The State of Georgia is demanding that Dr. Eric Walsh produce his sermon notes for inspection and copying by attorneys representing the state. The discovery is sought in the federal lawsuit filed by Dr. Walsh against Georgia for wrongful termination.
As we reported here last April, Dr. Walsh sued the State of Georgia for wrongful termination. Walsh was hired as director of public health for a three-county district in rural Georgia but then let go after Georgia officials learned that homosexual activists in California had forced him out of a similar job with the City of Pasadena.
The basic facts of the case have already been established by discovery undertaken in the administrative phase of the case, before it was filed in federal court. What happened is as follows: (1) Georgia Department of Public Health officials interviewed Dr. Walsh, found him to be superbly qualified, and offered him the job, (2) they then learned of the controversy in California, and assigned several staffers the task of viewing Dr. Walsh's sermons on youtube, which revealed nothing but orthodox Seventh-day Adventist doctrines and beliefs, (3) they then received a telephone call from a constituent named Ken Ragan who said he was the co-chair of the county Democratic Party and a gay activist, and he would arrange protests if the state followed through with its hiring of Dr. Walsh, and (4) they decided they would rather fire Dr. Walsh and deal with any legal repercussions than to be confronted with the Rainbow Nazis and their disruptive thuggery.
Under federal rules, discovery requests have to be "reasonably calculated to lead to the discovery of admissible evidence." The sermon notes are arguably irrelevant and inadmissible, because anything not already in the possession of Georgia officials when they made the decision to fire Dr. Walsh has no bearing on whether that decision was rightful or wrongful at the time. But leaving that aside, the logical premise of the demand for Dr. Walsh's sermon notes is that if his sermons do not pass muster with state officials, then it was okay to fire Dr. Walsh. In other words, if the state does not like your religious views, you are ineligible for certain jobs. This is totalitarianism, and a frontal assault on freedom of religion.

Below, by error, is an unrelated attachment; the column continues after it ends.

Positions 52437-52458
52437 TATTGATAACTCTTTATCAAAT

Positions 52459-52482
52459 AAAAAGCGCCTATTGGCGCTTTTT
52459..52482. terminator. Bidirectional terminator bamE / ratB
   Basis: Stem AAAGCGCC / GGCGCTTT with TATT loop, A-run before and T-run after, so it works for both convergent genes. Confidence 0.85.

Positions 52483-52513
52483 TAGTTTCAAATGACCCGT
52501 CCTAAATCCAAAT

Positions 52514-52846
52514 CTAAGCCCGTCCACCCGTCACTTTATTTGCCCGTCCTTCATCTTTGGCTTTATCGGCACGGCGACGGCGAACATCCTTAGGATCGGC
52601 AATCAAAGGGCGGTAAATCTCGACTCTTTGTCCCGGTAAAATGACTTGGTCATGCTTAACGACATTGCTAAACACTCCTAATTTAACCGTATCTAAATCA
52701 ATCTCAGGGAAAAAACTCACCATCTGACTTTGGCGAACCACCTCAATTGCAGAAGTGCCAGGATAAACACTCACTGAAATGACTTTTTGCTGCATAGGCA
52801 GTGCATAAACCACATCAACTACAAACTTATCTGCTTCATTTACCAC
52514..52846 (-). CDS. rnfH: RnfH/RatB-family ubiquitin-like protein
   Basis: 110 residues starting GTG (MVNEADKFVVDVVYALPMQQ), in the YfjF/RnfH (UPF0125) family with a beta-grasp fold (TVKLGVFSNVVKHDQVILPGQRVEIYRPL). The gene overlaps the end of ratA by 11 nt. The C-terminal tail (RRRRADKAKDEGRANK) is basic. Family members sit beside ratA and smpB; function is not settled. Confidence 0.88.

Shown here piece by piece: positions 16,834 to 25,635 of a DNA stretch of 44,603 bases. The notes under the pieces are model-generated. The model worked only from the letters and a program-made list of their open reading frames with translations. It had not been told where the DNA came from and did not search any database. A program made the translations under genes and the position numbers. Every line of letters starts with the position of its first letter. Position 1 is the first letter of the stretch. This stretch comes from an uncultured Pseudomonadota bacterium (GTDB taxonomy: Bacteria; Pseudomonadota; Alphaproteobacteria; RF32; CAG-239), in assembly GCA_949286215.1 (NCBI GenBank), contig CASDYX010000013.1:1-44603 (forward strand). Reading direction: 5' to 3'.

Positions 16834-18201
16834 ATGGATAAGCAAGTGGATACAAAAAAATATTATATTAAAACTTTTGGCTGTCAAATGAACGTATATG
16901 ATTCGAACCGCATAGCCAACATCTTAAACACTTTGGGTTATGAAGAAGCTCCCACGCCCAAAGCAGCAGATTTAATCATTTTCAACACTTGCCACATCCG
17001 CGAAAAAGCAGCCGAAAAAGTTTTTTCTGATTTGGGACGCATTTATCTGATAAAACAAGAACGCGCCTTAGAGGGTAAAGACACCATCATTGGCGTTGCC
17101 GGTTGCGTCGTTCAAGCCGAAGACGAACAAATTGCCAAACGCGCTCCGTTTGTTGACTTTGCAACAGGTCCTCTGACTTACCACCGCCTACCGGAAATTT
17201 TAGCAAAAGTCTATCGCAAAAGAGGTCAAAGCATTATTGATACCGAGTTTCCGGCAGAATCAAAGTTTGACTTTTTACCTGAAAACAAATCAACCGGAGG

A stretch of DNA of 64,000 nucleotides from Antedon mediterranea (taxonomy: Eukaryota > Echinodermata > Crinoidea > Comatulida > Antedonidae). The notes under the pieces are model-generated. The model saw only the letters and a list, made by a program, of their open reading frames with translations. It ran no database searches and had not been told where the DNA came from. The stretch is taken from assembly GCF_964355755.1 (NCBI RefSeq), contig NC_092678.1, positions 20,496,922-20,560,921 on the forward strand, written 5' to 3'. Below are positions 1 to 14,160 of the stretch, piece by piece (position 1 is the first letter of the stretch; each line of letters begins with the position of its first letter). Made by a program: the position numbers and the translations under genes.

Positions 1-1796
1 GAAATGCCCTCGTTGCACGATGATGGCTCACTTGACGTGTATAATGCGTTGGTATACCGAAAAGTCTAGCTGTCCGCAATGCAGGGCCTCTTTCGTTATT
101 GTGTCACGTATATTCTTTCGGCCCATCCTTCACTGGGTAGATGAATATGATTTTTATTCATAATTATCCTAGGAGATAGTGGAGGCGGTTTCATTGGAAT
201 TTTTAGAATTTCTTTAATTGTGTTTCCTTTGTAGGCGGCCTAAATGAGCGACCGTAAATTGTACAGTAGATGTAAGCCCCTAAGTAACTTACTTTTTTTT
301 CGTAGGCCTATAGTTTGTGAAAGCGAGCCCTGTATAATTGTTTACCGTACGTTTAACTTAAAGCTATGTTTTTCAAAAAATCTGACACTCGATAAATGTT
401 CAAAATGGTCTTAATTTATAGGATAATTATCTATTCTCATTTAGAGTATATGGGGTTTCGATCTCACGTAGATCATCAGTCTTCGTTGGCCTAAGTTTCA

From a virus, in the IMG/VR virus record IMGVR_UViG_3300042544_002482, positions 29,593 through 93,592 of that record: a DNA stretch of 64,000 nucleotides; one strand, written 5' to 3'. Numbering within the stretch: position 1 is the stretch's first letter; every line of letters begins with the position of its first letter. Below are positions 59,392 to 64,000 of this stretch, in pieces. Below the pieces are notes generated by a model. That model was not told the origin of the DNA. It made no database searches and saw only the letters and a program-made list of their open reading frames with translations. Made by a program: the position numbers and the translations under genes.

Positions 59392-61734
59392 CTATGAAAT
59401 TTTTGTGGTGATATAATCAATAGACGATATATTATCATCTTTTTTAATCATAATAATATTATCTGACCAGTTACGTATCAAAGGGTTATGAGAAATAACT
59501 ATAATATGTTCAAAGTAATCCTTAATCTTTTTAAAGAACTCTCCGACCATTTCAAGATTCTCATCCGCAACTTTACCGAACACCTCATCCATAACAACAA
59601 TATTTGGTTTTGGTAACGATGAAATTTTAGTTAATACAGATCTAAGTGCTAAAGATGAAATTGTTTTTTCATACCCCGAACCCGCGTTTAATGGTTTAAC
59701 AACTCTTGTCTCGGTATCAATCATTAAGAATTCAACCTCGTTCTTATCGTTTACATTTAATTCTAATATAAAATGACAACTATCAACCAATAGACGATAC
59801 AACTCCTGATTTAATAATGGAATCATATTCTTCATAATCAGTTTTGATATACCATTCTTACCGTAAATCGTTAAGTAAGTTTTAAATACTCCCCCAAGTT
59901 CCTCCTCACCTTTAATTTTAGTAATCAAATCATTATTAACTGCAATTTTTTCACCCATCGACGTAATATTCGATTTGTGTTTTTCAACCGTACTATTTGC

“No government has the right to require a pastor to turn over his sermons,” Walsh said. “I cannot and will not give up my sermons unless I am forced to do so.”
Georgia's demand on Dr. Walsh has been analogized to that of Houston's lesbian mayor, Annise Parker, who demanded that Houston-area pastors turn over copies of their sermons in advance of a city-wide plebiscite on whether gays would be given certain special rights and privileges within the City of Houston. Houston Pastor Dave Welch said, "I can’t believe I’m saying this, but Georgia’s demand is even worse than when the mayor of Houston demanded 17 different categories of materials, including sermons, from … us.”